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dc.contributor.advisorMcQuoid-Mason, David Jan.
dc.creatorMajola, Zanele Precious.
dc.date.accessioned2012-04-23T13:12:53Z
dc.date.available2012-04-23T13:12:53Z
dc.date.created2003
dc.date.issued2003
dc.identifier.urihttp://hdl.handle.net/10413/5259
dc.descriptionThesis (LL.M.)-University of Natal, Durban, 2003.en
dc.description.abstractSection 14 of the Constitution provides for the right to privacy, which includes the right not to have the privacy of communications infringed. The right is also protected at common law - a breach of a person's privacy constitutes an iniura. E-mail communications are therefore protected by both, the common law and the Constitution. The question that this work seeks to answer is, whether the Government has the right to intercept and/or monitor private e-mail communications. The right to privacy is not absolute, case law and legislation show that this right can be limited. At common law, a valid defence will negate the unlawfulness of the invasion. In terms of the Constitution, the right to privacy can only be limited in accordance with the limitation clause section 36. For each case, courts will have to balance, the government's interest in combating crime and that of the citizen to the privacy of their e-mail communications. In seeking to answer the question, this work considers the protection afforded by the common law and the Constitution. It also considers statutes which limit the right to privacy, including whether these statutes are applicable to e-mail communications and if they are, whether they constitute a justifiable limitation of the right, for example: the Regulation of Interception of Communications and Provision of Communication-Related Information Act and the Criminal Procedure Act - which was enacted when the 'cyber-world' was non-existent. All statutes, applicable to e-mail communications, provide for some form of requirements or guidelines before communications can be intercepted or/ and monitored. The right to privacy is also protected in foreign jurisdictions and is not absolute. There is protection only against unreasonable invasions of privacy. In conclusion, both statutory law and common law permit the government, within limitations, to intercept or/ and monitor private e-mail communications. Where there are guidelines, regulating this power, the circumstance under which and when it can be exercised. This will amount to a reasonable and justifiable limitation and therefore the right will not be violated.en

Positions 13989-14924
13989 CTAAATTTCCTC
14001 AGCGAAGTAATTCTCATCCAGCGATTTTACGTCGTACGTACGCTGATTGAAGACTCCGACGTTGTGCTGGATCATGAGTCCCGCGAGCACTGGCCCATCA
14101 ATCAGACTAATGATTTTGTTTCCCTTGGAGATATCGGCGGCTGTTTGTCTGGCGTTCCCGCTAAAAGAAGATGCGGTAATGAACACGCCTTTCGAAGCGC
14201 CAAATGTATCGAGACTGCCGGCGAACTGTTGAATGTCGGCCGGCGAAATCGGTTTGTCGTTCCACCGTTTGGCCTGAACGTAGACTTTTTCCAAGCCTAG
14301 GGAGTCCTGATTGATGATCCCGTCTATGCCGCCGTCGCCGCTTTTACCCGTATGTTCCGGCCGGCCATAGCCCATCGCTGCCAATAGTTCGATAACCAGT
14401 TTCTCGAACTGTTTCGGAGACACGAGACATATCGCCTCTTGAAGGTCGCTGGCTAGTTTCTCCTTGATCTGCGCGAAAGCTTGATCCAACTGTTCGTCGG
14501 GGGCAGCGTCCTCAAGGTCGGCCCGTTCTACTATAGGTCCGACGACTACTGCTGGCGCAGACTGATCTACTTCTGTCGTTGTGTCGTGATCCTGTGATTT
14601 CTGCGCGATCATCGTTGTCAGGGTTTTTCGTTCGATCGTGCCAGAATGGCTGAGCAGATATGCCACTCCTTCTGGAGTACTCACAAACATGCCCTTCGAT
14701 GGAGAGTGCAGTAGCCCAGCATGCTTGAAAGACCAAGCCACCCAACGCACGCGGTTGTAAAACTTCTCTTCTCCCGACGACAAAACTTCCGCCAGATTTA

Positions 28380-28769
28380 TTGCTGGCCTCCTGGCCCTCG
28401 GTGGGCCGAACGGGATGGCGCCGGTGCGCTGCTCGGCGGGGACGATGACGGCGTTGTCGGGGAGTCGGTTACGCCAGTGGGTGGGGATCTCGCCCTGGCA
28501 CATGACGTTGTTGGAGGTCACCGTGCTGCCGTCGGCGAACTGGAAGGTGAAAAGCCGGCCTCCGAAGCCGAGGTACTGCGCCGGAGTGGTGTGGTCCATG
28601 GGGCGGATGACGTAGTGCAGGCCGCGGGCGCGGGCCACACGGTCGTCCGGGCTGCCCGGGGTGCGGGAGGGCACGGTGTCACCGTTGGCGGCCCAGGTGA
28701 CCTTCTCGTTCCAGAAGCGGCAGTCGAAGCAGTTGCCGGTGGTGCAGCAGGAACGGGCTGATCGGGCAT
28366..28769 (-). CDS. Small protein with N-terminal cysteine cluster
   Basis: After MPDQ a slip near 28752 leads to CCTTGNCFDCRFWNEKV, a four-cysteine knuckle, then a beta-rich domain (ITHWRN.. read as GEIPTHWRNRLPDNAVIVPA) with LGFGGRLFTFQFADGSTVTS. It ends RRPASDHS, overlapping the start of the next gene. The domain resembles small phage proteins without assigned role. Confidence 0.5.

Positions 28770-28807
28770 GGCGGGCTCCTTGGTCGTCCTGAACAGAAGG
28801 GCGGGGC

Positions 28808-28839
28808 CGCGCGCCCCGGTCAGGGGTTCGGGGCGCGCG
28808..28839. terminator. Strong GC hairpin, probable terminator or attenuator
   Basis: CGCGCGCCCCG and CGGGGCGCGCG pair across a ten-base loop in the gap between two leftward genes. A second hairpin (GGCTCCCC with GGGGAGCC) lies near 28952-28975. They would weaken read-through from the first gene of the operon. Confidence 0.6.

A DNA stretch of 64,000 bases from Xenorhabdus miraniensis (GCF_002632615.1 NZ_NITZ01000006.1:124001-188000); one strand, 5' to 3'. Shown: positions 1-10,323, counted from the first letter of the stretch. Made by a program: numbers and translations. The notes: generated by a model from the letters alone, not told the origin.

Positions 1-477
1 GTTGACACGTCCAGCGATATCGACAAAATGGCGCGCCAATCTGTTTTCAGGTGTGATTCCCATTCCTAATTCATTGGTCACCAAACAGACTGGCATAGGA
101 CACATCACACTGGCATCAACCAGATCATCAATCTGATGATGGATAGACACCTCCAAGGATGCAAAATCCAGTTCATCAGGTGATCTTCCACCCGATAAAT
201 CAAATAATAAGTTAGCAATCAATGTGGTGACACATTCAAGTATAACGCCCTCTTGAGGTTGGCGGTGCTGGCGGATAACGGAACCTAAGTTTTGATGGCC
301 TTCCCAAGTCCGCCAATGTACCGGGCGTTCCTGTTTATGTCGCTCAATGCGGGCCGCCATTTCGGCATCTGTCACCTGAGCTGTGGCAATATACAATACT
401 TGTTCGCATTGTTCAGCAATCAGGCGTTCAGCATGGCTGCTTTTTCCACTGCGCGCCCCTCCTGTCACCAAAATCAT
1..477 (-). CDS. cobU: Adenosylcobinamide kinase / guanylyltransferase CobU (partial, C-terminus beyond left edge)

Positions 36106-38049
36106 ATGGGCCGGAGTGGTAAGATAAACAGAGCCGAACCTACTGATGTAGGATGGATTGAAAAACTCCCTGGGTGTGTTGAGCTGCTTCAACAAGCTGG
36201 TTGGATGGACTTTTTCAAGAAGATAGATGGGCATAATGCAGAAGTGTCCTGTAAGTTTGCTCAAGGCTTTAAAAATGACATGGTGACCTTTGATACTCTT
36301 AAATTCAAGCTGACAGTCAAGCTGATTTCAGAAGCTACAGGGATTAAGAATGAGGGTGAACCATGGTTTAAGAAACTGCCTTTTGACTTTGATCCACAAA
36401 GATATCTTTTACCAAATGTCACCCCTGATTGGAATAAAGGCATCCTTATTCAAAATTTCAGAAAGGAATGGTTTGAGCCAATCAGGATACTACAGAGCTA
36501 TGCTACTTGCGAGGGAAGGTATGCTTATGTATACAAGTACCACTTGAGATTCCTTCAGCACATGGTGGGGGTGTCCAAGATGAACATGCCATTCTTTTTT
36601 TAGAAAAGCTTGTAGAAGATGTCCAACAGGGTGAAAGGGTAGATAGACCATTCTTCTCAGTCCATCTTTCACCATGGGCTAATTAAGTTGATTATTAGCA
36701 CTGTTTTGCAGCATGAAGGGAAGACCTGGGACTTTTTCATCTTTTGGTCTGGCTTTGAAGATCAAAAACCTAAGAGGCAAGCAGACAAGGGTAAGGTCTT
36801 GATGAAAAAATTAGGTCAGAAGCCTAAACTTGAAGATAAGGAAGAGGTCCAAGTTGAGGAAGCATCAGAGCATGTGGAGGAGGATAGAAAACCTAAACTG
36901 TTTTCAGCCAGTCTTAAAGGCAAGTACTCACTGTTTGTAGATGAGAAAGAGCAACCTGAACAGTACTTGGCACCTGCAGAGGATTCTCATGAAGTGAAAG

dc.language.isoenen
dc.subjectElectronic mail messages--Law and legislation--South Africa.en
dc.subjectElectronic mail messages--South Africa.en
dc.subjectPrivacy, Right of.en
dc.subjectTheses--Law.en
dc.titleE-Mail privacy : does the government have the right to intercept and or monitor private e-mail communications?en
dc.typeThesisen


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